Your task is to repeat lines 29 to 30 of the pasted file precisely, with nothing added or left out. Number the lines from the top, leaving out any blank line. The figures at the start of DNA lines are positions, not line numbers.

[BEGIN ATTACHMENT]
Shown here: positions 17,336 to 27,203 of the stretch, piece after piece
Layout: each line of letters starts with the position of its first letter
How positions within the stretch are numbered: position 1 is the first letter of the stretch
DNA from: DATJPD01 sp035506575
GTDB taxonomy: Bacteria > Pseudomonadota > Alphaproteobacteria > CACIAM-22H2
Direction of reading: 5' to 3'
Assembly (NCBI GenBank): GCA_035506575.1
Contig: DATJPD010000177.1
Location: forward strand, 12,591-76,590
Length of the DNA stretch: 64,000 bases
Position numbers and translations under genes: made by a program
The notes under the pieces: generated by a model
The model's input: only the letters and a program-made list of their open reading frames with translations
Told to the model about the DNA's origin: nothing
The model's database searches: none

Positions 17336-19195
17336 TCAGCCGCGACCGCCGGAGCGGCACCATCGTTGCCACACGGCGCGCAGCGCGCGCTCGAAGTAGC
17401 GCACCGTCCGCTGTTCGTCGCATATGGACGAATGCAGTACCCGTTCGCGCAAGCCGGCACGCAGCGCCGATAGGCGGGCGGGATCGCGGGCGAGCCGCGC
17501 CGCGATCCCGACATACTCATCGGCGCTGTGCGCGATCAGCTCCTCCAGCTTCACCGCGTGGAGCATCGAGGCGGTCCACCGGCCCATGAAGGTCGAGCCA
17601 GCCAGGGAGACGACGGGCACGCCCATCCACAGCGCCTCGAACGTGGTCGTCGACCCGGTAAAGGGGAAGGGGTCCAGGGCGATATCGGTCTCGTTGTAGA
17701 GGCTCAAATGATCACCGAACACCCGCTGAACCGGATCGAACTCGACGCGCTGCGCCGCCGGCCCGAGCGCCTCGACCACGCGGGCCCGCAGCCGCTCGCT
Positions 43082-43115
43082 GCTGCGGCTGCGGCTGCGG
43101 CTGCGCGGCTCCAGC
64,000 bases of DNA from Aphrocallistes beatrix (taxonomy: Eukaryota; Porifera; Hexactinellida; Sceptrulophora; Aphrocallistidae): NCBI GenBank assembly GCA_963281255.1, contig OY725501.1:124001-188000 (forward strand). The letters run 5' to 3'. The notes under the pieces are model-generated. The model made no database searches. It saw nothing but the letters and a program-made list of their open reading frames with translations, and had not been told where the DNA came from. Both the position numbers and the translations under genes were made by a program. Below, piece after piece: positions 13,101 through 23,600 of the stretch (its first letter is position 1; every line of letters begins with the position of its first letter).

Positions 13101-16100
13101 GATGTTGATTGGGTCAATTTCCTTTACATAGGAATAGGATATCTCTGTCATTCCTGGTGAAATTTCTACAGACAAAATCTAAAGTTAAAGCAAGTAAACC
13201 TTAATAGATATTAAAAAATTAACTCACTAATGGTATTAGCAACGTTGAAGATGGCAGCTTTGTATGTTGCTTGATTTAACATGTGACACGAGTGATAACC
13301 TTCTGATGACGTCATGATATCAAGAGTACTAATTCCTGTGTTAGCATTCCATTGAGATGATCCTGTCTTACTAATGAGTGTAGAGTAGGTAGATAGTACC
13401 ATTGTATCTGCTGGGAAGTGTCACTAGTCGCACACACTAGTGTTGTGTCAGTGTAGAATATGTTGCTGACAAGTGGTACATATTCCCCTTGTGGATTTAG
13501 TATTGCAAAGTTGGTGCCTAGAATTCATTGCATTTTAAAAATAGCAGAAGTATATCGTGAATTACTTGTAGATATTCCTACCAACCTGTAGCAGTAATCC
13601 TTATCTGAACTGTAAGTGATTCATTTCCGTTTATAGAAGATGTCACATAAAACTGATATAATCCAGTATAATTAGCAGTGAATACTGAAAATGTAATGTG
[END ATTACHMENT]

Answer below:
13301 TTCTGATGACGTCATGATATCAAGAGTACTAATTCCTGTGTTAGCATTCCATTGAGATGATCCTGTCTTACTAATGAGTGTAGAGTAGGTAGATAGTACC
13401 ATTGTATCTGCTGGGAAGTGTCACTAGTCGCACACACTAGTGTTGTGTCAGTGTAGAATATGTTGCTGACAAGTGGTACATATTCCCCTTGTGGATTTAG